Climbing kata

I feel like there’s something missing in my climbing training, and I think I have an idea for how to solve the issue.

I have a background in martial arts, where we used to train a lot of ‘kata’. This term comes from Japanese martial arts, and it refers to a defined sequence of moves. For instance, there can be a blocking kata where you learn to step left block, turn around block, return to the beginning block, and keep moving into different positions and train different blocking techniques (without an opponent). There’s all kinds of kata to learn all kinds of movements. It’s 100% structured and pre-defined, and martial artists will spend thousand of hours trying to perfect every movement.

In a lot of ways, I feel like this is the exact opposite of climbing. We always move on different terrain and in different ways. Everybody tries to find their own way. And to be honest, I think this is MUCH better in pretty much every way.

Yet there is something to be said for the kata approach as well. It creates a separation between kihon and bunkai - between basic technique and application of technique. Climbers spend pretty much 100% of their time practising the application, which again is good in pretty much all cases… But it can make it more difficult to just improve the basic technique. It’s nice to be able to do that in a void, where you don’t need to worry about sending, figuring out the beta, or anything else. You can completely focus on making the drop knee, heel hook, back flag or other technique look and feel as perfect as you can get it.

I think this could work on standardized boards like moonboard, kilterboard, grasshopper or tension board. Surely, there are problems on these boards that would be well suited to train a specific technique. That specific technique doesn’t need to be the easiest way to do the problem, just as long as the problem is well suited to focus on a perfect execution of the technique (holds shouldn’t be too difficult and placement of holds needs to be right).

Is anybody willing to help out with this? If so, let me know if you found any problems on any boards that are well suited to train 1 specific technique. I can create a repository of ‘kata’. One day, maybe a climber of a specific size with access to a specific board realises they need to train a specific technique. They can then find a suited problem through the repository, and spend some sessions perfecting that technique. Then, once the basics are ingrained, they can go back to application and practise in a real world setting on different problems and routes :slight_smile:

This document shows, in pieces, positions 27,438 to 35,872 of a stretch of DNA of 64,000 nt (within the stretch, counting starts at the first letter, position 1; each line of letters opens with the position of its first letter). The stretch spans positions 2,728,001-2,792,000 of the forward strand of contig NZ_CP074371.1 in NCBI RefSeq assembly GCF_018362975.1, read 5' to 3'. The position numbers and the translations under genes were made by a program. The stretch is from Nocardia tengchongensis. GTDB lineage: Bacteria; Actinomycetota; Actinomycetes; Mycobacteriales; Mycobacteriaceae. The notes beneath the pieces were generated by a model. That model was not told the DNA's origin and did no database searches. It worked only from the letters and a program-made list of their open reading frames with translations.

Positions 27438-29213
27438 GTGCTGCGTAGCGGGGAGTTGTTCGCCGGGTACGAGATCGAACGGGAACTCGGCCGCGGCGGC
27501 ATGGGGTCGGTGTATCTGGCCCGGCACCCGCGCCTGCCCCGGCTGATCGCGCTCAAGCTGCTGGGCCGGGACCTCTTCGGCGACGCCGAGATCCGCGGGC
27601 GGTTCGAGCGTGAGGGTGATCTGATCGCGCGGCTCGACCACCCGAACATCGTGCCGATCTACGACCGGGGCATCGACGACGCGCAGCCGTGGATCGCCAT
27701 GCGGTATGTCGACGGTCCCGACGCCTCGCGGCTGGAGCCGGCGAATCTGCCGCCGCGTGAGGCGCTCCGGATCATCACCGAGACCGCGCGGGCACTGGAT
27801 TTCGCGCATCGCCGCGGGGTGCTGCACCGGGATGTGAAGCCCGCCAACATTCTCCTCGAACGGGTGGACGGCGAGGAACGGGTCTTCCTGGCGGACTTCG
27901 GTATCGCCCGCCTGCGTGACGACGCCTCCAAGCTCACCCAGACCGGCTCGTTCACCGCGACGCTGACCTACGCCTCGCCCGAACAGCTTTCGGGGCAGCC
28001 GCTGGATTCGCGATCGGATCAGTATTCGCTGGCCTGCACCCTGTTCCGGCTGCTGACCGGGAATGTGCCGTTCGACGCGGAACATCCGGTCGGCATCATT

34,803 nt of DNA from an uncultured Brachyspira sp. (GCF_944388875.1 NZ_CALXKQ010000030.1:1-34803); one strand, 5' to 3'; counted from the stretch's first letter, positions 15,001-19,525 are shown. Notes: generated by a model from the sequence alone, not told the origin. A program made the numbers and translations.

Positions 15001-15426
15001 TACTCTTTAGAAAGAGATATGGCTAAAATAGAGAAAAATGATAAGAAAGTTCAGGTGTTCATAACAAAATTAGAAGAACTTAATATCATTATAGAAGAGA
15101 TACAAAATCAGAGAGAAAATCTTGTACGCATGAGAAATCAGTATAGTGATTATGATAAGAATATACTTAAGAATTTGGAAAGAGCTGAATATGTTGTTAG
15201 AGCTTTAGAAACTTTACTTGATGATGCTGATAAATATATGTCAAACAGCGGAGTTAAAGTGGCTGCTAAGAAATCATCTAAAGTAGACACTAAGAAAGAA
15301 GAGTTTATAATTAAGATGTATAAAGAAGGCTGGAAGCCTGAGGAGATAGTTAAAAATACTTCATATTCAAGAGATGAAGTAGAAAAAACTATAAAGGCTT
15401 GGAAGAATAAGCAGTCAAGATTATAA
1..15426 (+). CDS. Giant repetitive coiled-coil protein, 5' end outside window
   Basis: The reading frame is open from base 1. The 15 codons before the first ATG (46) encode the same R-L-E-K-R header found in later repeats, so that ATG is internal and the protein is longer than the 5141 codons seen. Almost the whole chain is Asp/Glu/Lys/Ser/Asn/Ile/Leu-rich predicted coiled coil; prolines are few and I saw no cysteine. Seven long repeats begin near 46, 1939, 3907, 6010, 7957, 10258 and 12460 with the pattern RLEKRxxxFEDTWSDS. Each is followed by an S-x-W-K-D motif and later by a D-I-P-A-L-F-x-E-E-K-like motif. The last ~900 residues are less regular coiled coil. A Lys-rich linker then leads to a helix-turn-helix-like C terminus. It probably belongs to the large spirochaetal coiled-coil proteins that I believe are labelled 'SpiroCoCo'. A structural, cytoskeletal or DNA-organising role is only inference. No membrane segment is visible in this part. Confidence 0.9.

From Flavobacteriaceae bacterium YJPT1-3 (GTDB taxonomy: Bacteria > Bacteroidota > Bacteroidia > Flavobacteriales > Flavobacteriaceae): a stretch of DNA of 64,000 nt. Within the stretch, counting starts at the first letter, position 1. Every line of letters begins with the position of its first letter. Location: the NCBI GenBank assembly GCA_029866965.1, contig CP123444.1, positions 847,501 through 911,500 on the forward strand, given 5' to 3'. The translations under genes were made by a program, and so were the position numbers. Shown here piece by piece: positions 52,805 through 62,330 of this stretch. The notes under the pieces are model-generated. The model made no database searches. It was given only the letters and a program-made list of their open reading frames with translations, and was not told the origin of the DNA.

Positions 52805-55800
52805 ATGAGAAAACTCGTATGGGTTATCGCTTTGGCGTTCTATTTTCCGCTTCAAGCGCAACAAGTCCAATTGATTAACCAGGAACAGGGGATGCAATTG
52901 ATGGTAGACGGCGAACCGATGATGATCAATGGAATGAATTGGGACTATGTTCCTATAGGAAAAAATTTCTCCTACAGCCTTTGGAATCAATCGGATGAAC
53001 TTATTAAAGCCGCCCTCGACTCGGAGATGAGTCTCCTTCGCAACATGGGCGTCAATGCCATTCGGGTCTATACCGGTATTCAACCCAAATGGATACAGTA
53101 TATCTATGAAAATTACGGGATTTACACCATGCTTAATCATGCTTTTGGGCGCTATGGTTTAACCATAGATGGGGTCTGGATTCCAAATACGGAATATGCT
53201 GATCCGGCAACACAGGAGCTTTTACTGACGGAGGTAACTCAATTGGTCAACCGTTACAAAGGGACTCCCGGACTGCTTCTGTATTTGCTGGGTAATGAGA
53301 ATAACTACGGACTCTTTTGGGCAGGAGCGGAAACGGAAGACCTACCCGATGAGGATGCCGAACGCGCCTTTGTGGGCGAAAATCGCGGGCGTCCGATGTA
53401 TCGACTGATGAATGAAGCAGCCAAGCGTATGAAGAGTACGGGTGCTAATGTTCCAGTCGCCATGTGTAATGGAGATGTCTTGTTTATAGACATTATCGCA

I hope somebody else is as excited about this idea as I am!

I’ve found using a spray wall is a really good way to approach this. Especially because I’m also having to come up with the moves, I think it helps me to understand the movement even better.

For example, I’m tall and find it hard to move quickly out of scrunched up positions. So I’ve been practicing creating these positions and exploding out of them, but just doing one move at a time. I think that by learning how to create bunched up positions and trying moves out of them, I’ve gotten much better at climbing in those positions.

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Yeah that’s excellent, but a spray wall isn’t standardised so for the very basic situation of just wanting to practise the move by itself it’s better if the position, holds and moves are pre-defined. It’s like punching in the air as practise, it’s a very basic thing that even highly advanced martial artists will do to improve.

In this video, they do something very similar to what you’re doing but on a symmetrical system wall: Climbing Workouts - Drills and Exercises - Movement Training in System Wall - YouTube

I just think it would be great to have that for standardised boards, so you don’t need to think about the position, or beta or anything. Only the technique in a void - like punching in the air. It seems silly but martial artists have been doing it for thousands of years.

And if I’m honest, I realise it’s probably not even necessary if you’re dedicated enough to invest time to explore and find positions for different moves on a spray wall. But we could be making it easier, especially for beginners, by pre-defining the holds & moves on standardised boards so you can practise the physical move beyond your current understanding of the move :slight_smile:

This is an interesting idea- I’m not sure that this would work on any board in the way you’ve described. You probably will want it to be on a standard system style board with symmetry- so the Grasshopper or the Tension board will be best for this. While I love the Kilterboard (I have the home board and I’ve set hundreds of problems on it and the commercial board), I don’t think this kind of specific, standardized movement would work well on it. I also suspect it wouldn’t work well on the Moon for similar reasons.